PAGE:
This past week, I had a great meeting with Powercom, a company offering Smart Grid and smart metering implementation. Powercom is one of ECI’s partners for smart grid, as we complement each other when we offer smart solutions for operators and utilities around the world. I met with Powercom in ecity, our unique demo facility, addressing the residential and business end-user experience. In ecity, ECI showcases all our platforms and solutions, and demonstrates how they translate into real services and applications to the end user. To this end, we are implementing the whole concept of smart homes and businesses, and Powercom is one of the companies supporting this effort. But what made the meeting “great” is what I learned:
- Unlike what I thought, I still pay a flat rate for my electricity, independent of peak or slow hours. I like to think that I am conscious of the environment and that threw me off. So I’ve been waking up at 6 am to do the laundry for no reason?!?!
- For the end-user, smart home means smart usage, really. With smart home, I can find out how much electricity I am using in real time. So then I can make an intelligent decision of whether to sleep with the A/C on or off (probably off).
- Smart Grid also means that utilities have better control over electricity theft. Powercom showed us some real-time and historic data of an operator in India, who was experiencing major differences between the “master” supply of electricity (i.e., the electricity they were providing a certain city), and the “actual” usage (i.e., how much was actually being used – and billed – from end-users). With real-time data in hand, they found out that a contractor had run a cable and was syphoning out power, and that there was major bribery and corruption within its own ranks, which enable people to use electricity without paying.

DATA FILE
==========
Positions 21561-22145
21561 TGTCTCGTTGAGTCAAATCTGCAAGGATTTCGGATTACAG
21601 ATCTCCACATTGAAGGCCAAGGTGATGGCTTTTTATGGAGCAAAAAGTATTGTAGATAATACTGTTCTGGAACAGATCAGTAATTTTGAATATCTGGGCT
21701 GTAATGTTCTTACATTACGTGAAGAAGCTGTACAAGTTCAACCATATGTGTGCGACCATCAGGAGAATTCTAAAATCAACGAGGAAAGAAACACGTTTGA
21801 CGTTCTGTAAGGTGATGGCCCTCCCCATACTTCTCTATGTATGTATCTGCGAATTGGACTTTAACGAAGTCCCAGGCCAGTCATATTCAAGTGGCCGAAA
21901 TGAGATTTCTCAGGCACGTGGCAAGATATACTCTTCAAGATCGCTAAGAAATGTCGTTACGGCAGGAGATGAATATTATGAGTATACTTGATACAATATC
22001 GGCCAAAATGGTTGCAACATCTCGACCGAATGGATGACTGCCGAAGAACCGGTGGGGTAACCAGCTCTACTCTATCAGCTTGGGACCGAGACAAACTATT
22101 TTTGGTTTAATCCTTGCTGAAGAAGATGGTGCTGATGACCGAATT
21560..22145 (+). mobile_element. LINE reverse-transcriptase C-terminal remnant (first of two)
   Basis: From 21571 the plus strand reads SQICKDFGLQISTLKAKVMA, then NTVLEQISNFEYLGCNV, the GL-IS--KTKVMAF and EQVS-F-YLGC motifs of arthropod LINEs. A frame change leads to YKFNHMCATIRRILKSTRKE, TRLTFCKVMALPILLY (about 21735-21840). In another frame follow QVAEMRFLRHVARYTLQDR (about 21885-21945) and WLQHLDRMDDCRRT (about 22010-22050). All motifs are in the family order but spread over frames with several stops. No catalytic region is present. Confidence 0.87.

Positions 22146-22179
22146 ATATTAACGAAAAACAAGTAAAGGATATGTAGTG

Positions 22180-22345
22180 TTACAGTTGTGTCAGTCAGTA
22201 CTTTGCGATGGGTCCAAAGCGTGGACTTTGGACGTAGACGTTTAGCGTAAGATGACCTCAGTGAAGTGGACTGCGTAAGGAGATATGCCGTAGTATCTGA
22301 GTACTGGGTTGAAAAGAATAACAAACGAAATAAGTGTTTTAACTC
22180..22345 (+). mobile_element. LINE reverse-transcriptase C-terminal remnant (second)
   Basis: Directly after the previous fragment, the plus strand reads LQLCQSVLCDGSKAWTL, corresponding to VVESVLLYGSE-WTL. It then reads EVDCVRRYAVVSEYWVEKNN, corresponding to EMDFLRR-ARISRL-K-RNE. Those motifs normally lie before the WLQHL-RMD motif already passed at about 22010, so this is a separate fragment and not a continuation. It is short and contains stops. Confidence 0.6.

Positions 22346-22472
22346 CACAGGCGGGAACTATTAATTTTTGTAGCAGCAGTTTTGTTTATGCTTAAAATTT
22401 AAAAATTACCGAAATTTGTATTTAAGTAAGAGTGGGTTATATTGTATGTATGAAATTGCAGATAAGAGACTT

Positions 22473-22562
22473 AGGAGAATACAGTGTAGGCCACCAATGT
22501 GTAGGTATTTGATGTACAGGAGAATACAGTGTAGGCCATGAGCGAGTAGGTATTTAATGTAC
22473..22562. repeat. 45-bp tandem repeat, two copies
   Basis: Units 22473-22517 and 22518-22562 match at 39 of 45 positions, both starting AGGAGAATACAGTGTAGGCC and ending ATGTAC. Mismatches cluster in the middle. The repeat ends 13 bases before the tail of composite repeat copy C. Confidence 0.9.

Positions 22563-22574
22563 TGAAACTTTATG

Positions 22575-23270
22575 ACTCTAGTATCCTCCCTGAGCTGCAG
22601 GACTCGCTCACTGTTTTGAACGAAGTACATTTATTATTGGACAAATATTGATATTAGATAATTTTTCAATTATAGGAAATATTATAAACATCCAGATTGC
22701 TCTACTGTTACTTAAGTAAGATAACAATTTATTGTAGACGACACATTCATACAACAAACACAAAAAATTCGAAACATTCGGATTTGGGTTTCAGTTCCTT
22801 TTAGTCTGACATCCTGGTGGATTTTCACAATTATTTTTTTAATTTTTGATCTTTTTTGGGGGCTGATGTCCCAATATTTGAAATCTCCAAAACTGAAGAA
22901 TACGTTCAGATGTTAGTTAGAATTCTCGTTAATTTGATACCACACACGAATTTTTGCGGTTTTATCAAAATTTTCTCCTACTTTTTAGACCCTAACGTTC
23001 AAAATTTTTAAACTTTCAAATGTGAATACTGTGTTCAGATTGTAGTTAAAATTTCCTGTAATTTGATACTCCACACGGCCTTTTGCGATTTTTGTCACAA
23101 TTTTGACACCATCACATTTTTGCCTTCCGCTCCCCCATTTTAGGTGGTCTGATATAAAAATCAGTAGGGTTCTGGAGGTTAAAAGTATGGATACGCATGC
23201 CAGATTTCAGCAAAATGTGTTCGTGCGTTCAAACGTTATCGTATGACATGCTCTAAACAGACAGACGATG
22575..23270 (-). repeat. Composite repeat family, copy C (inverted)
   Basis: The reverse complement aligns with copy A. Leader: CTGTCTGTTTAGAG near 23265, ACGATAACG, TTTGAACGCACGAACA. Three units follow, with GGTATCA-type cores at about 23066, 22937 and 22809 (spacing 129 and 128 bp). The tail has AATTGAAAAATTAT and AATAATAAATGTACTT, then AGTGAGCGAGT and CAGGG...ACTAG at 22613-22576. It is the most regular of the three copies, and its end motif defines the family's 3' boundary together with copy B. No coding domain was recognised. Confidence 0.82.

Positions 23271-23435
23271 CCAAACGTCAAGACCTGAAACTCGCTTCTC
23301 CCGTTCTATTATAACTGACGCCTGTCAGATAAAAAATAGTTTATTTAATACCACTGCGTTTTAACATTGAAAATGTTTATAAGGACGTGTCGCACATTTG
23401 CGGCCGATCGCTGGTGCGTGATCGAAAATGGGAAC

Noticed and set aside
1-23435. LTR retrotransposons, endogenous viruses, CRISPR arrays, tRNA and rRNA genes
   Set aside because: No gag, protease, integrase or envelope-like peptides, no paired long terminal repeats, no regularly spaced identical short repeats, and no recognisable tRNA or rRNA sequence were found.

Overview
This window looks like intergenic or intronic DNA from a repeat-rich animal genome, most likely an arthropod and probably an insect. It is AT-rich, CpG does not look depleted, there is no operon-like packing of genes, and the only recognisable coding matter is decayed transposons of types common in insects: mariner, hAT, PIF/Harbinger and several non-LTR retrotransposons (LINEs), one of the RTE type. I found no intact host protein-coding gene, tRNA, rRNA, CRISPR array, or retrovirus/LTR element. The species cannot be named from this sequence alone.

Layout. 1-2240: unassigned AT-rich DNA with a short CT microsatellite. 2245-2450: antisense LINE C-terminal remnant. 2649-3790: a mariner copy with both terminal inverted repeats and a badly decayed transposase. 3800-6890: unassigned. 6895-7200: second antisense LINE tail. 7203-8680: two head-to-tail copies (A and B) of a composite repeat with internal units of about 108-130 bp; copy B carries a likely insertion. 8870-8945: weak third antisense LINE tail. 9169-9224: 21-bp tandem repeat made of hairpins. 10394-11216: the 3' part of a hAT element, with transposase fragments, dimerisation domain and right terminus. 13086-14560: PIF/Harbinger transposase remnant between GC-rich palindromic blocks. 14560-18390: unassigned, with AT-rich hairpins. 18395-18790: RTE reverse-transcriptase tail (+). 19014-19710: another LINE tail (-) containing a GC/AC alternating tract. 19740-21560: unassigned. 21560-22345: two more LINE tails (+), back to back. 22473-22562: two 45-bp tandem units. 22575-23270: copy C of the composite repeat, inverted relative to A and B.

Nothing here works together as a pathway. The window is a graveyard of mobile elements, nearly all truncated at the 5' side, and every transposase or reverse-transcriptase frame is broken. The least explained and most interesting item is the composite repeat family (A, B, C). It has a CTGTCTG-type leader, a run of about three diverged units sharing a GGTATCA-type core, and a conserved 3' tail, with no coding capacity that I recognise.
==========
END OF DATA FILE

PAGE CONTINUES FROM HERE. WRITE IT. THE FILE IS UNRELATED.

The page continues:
- When you connect the smart home and smart communications, we get a real connected and empowered consumer. For example, with a smart home and a reliable and secure communication link, I have control over my whole home. I can decide what tariffs or plan suit me best, and to buy energy at low cost and sell back at high rates. The consumer becomes a prosumer!
- With loads of data comes great responsibility, if I may paraphrase Uncle Ben or Voltaire (depending on your cultural references). If this real-time data is available, I do expect telcos and utilities alike to take great pain into protecting this data. If I do travel, and my power consumption drops to almost nothing, I’d rather not have someone poking around my usage to know that I am not home.
The bottom line is that the connected and extended home comes in many formats. Yes, I would like to get my content in my home and work computers, tablet and cell phones, etc. But for me, the connected home goes beyond entertainment and convenience – it means increasing my quality of life. With the technology available to us today – smart home – I can control more, faster and farther way. Sure, the entertainment is nice. But I am not losing sleep over it. My pain point relates to my family’s safety and comfort, and my ability not only to afford it, but to understand it and make it work for me. It cannot be something out of science fiction. It needs to be real.
A dream? Not for long. If you build it they will come.